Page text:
It may be possible to protect Parkinson's patients' brains from further damage by turning off a "master regulator" gene, researchers report.
"One of the biggest challenges in treating Parkinson's, other than the lack of therapies that impede disease progression, is that the disease has already laid waste to significant portions of the brain by the time it is diagnosed," said researche...
A new gene therapy appears to serve as a functional cure for the most common type of hemophilia, early clinical trial results indicate.
Patients who received the one-time intravenous therapy continue to have a more than 90% decrease in bleeding events two to three years after their initial treatment, researchers reported Jan. 1 in the New England Journal of Medicine.
Last year, a scientist from China created a storm of controversy when he claimed he'd used gene-editing technology to create "designer" twin babies. Now, a new study is highlighting one of the dangers of that endeavor.
Researchers have found that the gene mutation the scientist used -- affecting a gene called CCR5 -- is associated with a shorter life span: People who carry two copies ...
The controversy over a Chinese scientist who claimed he created gene-edited babies has prompted the U.S. National Institutes of Health to join an international moratorium on such research.
"Today, leading scientists and ethicists from seven countries have called for an international moratorium on the use of genetic editing to modify the human germline for clinical purposes," NIH Direc...
The supply of donor organs for infants needing a heart transplant is critically low, but researchers have taken a first step toward using pig hearts to fill the need.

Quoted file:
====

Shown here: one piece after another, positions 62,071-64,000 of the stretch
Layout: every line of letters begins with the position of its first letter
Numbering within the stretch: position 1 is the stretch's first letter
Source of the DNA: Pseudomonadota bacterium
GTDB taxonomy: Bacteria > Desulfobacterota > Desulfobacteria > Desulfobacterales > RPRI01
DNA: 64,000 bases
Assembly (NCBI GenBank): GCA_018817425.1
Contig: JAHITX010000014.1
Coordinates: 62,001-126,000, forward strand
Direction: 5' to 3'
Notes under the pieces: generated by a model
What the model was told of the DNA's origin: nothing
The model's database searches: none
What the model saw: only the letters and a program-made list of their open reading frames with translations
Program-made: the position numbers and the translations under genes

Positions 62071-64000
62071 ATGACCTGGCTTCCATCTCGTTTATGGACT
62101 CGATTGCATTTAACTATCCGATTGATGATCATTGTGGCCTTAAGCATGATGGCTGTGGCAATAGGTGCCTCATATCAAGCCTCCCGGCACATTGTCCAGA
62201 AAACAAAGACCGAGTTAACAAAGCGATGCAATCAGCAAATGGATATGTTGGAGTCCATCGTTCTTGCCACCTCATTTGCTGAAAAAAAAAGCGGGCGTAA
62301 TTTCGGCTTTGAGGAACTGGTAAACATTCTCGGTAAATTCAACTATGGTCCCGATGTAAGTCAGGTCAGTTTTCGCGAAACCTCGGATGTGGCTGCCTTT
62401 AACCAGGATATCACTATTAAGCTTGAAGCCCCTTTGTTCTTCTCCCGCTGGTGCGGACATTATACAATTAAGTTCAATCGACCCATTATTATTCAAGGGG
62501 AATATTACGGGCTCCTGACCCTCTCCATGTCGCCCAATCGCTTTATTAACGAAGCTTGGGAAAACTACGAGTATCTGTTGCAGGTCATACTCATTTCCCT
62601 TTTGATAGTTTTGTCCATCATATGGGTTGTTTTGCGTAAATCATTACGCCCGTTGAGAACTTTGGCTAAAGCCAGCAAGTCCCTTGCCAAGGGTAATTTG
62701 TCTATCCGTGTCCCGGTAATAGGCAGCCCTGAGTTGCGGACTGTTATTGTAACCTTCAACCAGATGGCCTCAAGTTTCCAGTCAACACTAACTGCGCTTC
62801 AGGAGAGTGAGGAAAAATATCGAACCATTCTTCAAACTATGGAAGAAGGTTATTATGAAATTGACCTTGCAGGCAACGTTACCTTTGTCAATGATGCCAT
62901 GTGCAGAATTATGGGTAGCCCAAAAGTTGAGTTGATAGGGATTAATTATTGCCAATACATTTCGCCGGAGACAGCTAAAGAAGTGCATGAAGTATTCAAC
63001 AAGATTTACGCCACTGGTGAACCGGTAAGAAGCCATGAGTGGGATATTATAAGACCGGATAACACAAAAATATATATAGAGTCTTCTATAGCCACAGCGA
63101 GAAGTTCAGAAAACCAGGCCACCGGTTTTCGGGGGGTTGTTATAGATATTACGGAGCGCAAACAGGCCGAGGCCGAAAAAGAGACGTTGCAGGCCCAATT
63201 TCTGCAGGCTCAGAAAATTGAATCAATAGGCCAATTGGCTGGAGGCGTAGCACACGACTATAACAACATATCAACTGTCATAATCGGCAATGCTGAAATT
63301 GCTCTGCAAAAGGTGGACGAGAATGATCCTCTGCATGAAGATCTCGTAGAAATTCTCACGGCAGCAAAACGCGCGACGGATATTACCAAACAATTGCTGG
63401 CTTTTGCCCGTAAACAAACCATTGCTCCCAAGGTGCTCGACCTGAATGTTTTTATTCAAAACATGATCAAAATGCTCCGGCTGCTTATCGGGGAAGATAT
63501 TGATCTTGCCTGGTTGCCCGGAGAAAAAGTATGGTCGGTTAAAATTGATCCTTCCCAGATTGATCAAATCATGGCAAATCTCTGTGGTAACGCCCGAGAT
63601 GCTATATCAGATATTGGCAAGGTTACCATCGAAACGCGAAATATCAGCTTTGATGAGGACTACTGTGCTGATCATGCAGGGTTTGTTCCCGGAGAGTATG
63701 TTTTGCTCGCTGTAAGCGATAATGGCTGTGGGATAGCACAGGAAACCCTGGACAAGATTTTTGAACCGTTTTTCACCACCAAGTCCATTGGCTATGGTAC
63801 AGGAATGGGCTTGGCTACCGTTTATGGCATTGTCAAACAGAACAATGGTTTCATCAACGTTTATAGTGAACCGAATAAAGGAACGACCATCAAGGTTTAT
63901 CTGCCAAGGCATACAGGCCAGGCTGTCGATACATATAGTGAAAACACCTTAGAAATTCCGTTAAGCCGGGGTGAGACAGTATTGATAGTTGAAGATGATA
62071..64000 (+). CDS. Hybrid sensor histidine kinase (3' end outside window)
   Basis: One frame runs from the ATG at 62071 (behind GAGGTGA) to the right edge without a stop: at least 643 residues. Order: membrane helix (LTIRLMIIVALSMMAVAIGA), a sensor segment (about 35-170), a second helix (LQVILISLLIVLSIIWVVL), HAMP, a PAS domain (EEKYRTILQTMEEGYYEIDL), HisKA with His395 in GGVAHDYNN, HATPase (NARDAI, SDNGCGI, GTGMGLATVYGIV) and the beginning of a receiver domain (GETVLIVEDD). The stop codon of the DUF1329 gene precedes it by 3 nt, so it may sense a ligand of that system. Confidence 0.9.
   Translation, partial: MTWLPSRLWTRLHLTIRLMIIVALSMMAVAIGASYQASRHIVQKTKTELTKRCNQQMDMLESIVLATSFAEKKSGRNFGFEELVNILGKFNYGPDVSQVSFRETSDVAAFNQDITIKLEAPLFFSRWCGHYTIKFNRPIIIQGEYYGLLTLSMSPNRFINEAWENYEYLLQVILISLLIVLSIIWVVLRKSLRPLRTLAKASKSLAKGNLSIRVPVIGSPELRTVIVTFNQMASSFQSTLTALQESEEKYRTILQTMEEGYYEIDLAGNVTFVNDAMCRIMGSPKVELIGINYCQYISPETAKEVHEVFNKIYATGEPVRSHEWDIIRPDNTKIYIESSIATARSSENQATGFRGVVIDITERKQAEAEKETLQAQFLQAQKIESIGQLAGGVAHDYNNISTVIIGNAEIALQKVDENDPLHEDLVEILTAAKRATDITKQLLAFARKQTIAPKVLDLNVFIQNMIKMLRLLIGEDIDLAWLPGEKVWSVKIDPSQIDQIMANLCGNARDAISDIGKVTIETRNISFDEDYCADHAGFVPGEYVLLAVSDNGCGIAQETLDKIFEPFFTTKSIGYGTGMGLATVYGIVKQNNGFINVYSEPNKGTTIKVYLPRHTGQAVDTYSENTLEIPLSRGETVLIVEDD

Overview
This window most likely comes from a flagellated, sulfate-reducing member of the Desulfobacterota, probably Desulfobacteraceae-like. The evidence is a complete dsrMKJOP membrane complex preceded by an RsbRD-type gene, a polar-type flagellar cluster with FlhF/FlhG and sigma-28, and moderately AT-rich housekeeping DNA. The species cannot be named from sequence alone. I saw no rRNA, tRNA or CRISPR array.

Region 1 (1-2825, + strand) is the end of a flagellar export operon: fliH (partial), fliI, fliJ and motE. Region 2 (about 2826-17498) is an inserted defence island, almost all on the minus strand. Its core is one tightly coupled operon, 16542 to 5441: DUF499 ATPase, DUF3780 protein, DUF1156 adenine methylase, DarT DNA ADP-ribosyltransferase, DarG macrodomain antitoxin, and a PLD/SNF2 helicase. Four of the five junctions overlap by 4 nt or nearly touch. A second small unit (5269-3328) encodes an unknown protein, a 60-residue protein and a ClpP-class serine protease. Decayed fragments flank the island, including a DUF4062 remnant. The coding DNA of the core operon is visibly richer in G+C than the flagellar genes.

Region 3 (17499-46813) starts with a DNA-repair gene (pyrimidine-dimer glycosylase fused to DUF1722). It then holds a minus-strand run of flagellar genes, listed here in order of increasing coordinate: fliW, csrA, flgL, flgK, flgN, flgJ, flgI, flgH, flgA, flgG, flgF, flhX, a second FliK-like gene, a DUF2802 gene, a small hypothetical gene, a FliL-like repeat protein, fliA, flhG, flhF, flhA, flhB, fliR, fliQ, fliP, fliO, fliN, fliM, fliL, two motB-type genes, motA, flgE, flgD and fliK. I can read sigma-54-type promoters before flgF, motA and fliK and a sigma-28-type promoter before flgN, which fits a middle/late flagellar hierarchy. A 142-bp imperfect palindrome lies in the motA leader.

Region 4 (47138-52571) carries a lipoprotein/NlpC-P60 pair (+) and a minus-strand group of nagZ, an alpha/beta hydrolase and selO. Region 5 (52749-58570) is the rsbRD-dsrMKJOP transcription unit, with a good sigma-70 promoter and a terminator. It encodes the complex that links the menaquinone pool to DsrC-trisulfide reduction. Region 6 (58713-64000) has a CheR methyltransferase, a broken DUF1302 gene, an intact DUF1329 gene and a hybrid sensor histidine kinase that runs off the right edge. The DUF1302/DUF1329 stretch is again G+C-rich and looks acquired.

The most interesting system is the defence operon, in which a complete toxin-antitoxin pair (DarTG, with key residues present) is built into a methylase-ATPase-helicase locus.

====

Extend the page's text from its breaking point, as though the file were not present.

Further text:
The concept of using animal organs to save human lives has been around for years. With donor organs in short supply, the hope is that animal organs can keep patients alive while they await a human donor.
An experimental gene therapy for Parkinson's disease seems to work by rewiring key areas of the brain, a new study finds.
The researchers focused on 15 Parkinson's patients who, in an earlier trial, had received so-called GAD gene therapy. GAD is an enzyme that spurs the production of a brain chemical involved in movement control.
A new gene therapy might help improve motor symptoms in people with Parkinson's disease who aren't responding to other therapies, an early study has found.
"This is not a cure of Parkinson's disease," said James Beck, chief scientific officer of the Parkinson's Foundation. "This is a potentially good treatment for symptom control. It provides an additional way of providing dopamine t...